letThe Story of a Bootless Hoot for
the Bandit Barbarous Atrocity In Mis
sissippi A Kansas Judge Threatened
with Assassination Fight with Toughs
at Carljrle, Ills.
Columbus Grove, O., Aug. 10. Shortly
after 8 o'clock Saturday morning Cashier
T. J. Maple opened the Exchange bank
and laid out about $3,000 near the cashier's
window. About 8:30 a man appeared in
the door with a revolver in each hand.
He immediately began shooting. Cashier
Maple was struck twice, once in the arm
and once in the right side. As he fell to
the floor, an old faimer, William Vande
bark, aged 60, entered the door, having
come to get his" money for some hogs he
had just sold. The robber turned and
shot. The old man fell dead in his tracks.
A third man sat in the lobby of the bank
paralyzed with fear. He was not molest
ed. The desperado then grabbed tl, 300 in
greenbacks, bhcvfd them in the pockets of
his sack coat, aud darted out of the door
shouting, Tro a second Jesse James."
The Revolver Speaks Again.
Quite a crowd had been attracted by the
sounds of the shots, but there was a scat
tering when the wild- eyed murderer ap
peared on the street, having a gun in
either band and shoot inp indiscriminately.
One of the bystanders, Henry Buck, failed
to get of the way fast enough aud was
struck down by a bullet from the rapidly
speaking revolvers. The fel low ran to the
outskirts of the town and disappeared iu a
big cornfield. About, 200 citizens cf this
place organized themselves into a com
pany and went in pursuit. The latest re
port was that the murderer was in the
vicinity of Kockport, about nine miles
northeast of Lima, and between Columbus
Grove and Blufftoti. Several officers from
Lima and Bluffton and the citizens of
Beaver Dam and West t'airo were aroused.
The woods and cornfields were closely
watched aud patroled.
The Bandit Only Seen Twice.
The search went on all day Saturday,
but only twice was the bandit seen, while
the pursuers were always close at his
heels. From cornfield to cornfield,
keeping hirntelf clear of the eyes
of those who followed, and only ap
pearing when nature refused to further
act because of burning thirst.- Iu the
iuteuse heat of midday he was seen to go
into a lonely aud uuoccupied cabin, from
which he was driven by the farmhands,
who had not heard of the occurrence in
town. Again he came to a farm bouse for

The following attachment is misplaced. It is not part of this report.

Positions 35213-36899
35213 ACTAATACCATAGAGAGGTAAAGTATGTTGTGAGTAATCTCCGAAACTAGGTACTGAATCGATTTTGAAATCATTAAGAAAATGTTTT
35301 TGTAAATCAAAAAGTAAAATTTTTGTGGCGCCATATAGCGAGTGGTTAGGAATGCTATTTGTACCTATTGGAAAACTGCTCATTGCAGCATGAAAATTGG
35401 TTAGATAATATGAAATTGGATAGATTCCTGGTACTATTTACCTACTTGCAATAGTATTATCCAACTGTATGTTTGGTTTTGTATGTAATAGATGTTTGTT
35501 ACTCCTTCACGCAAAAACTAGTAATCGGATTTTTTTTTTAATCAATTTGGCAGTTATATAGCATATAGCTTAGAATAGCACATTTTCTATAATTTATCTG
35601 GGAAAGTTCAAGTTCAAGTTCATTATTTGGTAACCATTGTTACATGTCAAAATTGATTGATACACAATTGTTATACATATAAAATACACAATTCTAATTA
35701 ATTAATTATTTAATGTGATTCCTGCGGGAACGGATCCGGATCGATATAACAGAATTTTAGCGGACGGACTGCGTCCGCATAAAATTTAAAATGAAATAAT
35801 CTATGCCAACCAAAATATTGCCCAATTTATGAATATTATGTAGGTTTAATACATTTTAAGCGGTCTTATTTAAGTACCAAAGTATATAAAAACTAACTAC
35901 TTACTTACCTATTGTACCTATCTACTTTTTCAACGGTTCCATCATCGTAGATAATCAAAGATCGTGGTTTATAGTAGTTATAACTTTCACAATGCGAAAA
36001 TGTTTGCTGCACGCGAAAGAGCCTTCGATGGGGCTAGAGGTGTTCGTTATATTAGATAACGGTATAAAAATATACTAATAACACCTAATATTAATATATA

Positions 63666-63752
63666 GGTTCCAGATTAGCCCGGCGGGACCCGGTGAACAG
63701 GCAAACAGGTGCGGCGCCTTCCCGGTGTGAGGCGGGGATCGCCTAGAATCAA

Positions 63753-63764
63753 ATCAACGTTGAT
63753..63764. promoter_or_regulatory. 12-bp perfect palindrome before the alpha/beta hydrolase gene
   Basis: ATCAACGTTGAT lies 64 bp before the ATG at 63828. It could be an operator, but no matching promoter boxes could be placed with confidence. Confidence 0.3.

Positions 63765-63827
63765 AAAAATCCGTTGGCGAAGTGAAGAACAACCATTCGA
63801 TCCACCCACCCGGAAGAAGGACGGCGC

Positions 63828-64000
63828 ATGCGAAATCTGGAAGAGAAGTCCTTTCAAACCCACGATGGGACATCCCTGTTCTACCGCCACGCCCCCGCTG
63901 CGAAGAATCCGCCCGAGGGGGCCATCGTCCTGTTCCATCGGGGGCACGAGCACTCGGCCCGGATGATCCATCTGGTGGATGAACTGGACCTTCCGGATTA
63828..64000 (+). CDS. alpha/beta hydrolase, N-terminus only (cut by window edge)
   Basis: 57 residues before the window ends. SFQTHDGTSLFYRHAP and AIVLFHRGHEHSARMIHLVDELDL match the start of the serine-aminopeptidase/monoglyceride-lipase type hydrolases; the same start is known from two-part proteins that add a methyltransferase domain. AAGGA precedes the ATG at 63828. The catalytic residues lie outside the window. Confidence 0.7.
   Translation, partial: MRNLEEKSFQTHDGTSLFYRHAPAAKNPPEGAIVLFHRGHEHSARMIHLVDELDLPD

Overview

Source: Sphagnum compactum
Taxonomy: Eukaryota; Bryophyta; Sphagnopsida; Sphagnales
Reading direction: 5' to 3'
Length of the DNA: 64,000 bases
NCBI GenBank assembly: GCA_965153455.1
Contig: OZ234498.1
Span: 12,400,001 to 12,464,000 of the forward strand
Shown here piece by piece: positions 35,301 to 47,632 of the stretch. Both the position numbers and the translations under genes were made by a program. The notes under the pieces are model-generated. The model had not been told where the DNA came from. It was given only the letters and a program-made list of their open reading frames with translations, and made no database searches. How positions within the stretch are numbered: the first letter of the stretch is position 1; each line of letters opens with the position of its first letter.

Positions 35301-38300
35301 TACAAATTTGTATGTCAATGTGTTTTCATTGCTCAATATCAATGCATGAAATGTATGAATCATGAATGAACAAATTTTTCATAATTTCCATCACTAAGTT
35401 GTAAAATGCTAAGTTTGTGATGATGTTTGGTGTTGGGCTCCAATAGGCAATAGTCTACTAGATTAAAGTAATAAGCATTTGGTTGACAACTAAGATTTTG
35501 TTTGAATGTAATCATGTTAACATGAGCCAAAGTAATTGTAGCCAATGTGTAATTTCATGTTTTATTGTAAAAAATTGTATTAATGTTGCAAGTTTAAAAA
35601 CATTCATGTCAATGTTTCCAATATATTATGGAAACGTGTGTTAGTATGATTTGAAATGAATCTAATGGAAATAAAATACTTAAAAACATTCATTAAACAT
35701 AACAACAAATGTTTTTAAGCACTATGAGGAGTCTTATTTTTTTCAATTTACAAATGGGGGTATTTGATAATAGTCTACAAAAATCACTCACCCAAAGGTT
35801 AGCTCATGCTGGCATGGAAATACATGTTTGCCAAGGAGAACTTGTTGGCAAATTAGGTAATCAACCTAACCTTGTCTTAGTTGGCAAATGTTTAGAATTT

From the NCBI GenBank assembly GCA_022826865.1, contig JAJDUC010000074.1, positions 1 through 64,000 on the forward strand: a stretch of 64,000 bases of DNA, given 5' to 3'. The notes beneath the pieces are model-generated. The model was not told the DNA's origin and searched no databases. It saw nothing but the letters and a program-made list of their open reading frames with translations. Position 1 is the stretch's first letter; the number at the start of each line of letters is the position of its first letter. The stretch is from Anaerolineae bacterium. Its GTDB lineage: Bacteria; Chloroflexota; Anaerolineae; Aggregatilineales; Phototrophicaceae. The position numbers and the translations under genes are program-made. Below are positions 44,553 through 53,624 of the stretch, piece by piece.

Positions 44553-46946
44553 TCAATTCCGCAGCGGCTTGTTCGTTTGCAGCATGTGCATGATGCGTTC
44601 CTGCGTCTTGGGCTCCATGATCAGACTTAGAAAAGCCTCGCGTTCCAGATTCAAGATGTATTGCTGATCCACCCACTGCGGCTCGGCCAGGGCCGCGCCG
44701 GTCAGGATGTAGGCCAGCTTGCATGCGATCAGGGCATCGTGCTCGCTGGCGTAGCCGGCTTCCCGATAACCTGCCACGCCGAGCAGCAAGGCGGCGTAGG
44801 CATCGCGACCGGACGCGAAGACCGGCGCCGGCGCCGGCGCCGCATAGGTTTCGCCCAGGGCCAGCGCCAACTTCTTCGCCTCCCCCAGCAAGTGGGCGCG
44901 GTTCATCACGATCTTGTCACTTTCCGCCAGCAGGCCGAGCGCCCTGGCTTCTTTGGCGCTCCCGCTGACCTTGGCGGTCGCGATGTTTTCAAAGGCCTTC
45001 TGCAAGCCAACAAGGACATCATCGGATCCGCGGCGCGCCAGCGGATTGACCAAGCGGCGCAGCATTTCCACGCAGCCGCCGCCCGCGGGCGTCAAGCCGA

drink, and guljied down two great tins
full if water before stopping to take
breath, iheuaguii' taking up his flight
he sought the cornuelds as a city of ref
uge, from whose foliage he might gain on
his pursuers while leing protected from
their sight. Only twice did he voluutar
ily expose himself, and on each occasion
his pursuers lired oion him, but the dis
tance was too great, aud he continued his
The Trail Taken l"p Yesterday.
The pursuit ended Saturdav nisht after
the ft teiijg robber had made his way into
a thick woods. Early yesterday morning
the i rail was taken up. Word was re
ceived by telegram that he had been traced
to a small area near Beaver Dam a small vil
lageeleven miles south of this place, and to
that point every lody who could get a vehicle
went. At 11 o'clock a joint meeting was
held between the president of the board
of county commissioners of Putnam couu
ty, the mayor and council of this village
and the president of the Exchange bank,
and a reward was agreed upon aggie
gating over l,0n0. Policemen from the
forces of nejghboriug cities aud
several experienced detectives went
to work on the case.
The Desperado Steals a Horse.
It is now said that the desperado is be
yond reach and it is questionable if he is
ever caught at all. After the chase was
given up Saturday night, the man stopped
with some laborers building a pipe line
about two miles east of Beaver Dam and
at the crossing of the Lake Erie railroad
at a point one mile west of Bluffton, Ohio.
He went into a pasture and stole a black
mare at 1 o'clock yesterday morning four
miles east of Bluffton. He followed a
farmer and his family home who had been
attending a show and with vhis ready re
volver compelled them to get him a meal.
Poor Prospect of Catching; Him.
The stolen horse was tied to the branches
of a tree by a rope halter during bis stay
at this place and an attempt was made to
buy a buggy and harness or even a bridle
from the farmer, but the attempt was in
vain. It is highly probable that the hunt